Block has two distinct sides
Orthman explains the long-term case for Block like this. The business has two distinct sides: the Seller business, which allows merchants to accept and manage payments, borrow money and run the financial side of their businesses; and the Cash App business, which allows consumers to transfer, spend and invest their money.
These are services that traditional banks have long supplied, but Square has been able to attract a generation of younger consumers and tech-savvy small businesses who are prepared to make payments outside the traditional system. It has 4 million merchants and 40 million Cash App active users on its platform.
“There is a structural shift going on in payments more broadly because of the changing behaviour of the next generation. That is real, and that is permanent,” Orthman says. “As the Millennials and Gen Z spend more, that will drive that spend to these more modern offerings.”
Orthman sees two key growth drivers for Block. The first is increasing user numbers on both sides of the business. “We believe that the addressable markets are about 50 million businesses that can actually benefit from coming online and using their readers in a simple way and transacting more easily.”
The second is improved monetisation. As it prioritises growth, Block is getting about $US50 in annual revenue from each active user, but this is low compared with traditional and digital banks that reap between $US400 and $US800 per user.
“There’s a large possible opportunity as the company matures and these users become more embedded over time,” Orthman says.
His view that Afterpay can help expand both sides of Block’s business is shared by many of the Wall Street analysts who follow Block.
New York-based UBS analyst Rayna Kumar, who recently reiterated Block as her top pick for 2022, argues that by acquiring Afterpay, Block “will deepen the connection between the Seller and Cash App ecosystems, and further enhance Square’s positioning as a two-sided merchant and consumer payments network”.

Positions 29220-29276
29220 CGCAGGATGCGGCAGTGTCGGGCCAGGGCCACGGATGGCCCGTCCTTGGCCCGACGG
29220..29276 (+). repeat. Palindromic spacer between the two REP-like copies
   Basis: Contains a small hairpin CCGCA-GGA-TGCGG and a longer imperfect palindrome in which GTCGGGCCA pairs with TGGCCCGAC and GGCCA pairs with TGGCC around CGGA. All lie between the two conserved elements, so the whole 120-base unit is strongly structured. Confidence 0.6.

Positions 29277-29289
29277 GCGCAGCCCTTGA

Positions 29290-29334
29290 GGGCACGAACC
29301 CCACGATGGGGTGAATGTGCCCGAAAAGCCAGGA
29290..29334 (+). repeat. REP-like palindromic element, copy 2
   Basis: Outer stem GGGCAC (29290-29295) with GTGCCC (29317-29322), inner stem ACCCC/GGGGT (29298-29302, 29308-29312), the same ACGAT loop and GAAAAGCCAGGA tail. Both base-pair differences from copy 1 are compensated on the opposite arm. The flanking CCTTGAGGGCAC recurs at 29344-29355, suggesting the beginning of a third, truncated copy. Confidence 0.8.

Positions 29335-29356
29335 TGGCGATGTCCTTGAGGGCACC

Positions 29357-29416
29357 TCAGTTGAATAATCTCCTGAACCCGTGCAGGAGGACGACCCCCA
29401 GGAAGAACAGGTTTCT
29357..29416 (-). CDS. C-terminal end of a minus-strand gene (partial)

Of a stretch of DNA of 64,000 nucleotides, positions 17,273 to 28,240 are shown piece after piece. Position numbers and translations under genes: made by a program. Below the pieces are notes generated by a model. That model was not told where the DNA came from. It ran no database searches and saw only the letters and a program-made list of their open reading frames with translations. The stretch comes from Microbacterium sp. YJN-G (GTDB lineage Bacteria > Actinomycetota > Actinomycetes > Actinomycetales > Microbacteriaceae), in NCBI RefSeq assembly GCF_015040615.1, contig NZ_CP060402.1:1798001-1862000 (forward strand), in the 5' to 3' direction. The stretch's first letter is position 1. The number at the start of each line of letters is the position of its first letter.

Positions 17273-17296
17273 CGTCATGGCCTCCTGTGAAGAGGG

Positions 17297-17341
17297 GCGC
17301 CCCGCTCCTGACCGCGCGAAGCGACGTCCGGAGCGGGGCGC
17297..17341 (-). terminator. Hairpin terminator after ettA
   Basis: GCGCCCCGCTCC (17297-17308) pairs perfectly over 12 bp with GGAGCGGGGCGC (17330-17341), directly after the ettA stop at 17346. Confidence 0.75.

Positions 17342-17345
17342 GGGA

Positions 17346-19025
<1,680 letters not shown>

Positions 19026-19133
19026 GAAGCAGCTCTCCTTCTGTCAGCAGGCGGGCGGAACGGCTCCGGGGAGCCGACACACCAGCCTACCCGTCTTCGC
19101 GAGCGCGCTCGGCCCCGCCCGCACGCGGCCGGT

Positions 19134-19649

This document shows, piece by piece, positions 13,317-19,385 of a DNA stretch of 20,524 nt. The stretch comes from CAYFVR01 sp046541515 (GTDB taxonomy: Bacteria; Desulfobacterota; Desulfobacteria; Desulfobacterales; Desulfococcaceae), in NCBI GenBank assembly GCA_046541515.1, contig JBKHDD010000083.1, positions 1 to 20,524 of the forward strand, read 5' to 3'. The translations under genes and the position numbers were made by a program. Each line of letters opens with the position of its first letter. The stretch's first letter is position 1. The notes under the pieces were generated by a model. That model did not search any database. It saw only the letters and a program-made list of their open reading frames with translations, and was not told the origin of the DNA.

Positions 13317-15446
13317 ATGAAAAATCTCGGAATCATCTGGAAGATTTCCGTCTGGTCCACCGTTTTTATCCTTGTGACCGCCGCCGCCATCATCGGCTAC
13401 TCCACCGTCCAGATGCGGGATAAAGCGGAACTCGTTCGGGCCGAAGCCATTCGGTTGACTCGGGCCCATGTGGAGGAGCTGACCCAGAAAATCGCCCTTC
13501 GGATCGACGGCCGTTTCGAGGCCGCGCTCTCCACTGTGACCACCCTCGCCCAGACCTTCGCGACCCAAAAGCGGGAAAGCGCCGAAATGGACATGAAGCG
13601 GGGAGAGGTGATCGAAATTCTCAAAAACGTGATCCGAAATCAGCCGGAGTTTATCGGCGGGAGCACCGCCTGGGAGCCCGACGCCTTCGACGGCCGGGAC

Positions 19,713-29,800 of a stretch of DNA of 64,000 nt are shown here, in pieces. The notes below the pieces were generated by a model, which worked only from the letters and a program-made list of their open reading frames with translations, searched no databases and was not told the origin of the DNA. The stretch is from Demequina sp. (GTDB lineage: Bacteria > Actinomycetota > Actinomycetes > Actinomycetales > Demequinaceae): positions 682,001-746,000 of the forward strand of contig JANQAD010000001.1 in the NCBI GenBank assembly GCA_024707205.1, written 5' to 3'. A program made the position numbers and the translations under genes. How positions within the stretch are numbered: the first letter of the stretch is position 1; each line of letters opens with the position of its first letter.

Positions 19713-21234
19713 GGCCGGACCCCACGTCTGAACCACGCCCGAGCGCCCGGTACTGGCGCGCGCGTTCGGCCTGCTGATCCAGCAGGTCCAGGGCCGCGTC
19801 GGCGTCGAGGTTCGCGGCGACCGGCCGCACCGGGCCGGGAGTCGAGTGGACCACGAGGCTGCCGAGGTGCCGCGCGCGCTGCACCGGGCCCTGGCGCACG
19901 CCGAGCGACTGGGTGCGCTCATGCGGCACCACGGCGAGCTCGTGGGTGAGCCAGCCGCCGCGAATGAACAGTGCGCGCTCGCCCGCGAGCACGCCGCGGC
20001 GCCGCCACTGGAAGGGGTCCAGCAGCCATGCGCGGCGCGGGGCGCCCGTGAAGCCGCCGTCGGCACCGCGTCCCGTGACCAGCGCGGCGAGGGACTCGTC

Not only will the deal allow Block to give its merchants access to a buy now, pay later offering, but Afterpay’s relationships with larger retailers should help broaden Seller business away from its small business roots.
Offering Afterpay to Cash App users should help drive growth of the buy now, play later platform, but RBC’s Perlin argues it will also broaden the Cash App offering by allowing users to manage their repayments inside the app.
Further, Morgan Stanley analyst James Faucette says the Afterpay world takes Block further into the world of consumer credit, which should generate more sustainable long-term revenues than simply clipping the ticket on payments.
But even if you believe in this long-term view of Block’s prospects and the potential for Afterpay to enhance, it’s going to take a catalyst to change the stock’s current trajectory.
And recent catalysts haven’t been helpful.
While Piper Alderson sees Afterpay as offering cross-selling opportunities between the two sides of Block’s business, it said last week it was worried about what it believes is a fall in Afterpay’s share of the buy now, pay later market in the US since the Block merger was announced last August.
UBS’ Kumar says even the recent name change to Block has hurt, given it has associated the company more closely with chief executive Jack Dorsey’s personal faith in blockchain technologies and bitcoin, just as crypto prices have been crashing.
Orthman, who does not ascribe any value to Block’s bitcoin interest in his 10-year valuation of the stock, will look for signs of progress towards the company’s longterm goals in next month’s earnings update, including an update on earnings growth in the Seller and Cash App businesses, an update on Afterpay’s growth, and more detail about how Block plans to integrate Afterpay.
ASX investors curious about the big new kid on the block may similarly do well to wait and see whether it can demonstrate it doesn’t deserve to be caught in the tech sell-off that looks like it has a way to go yet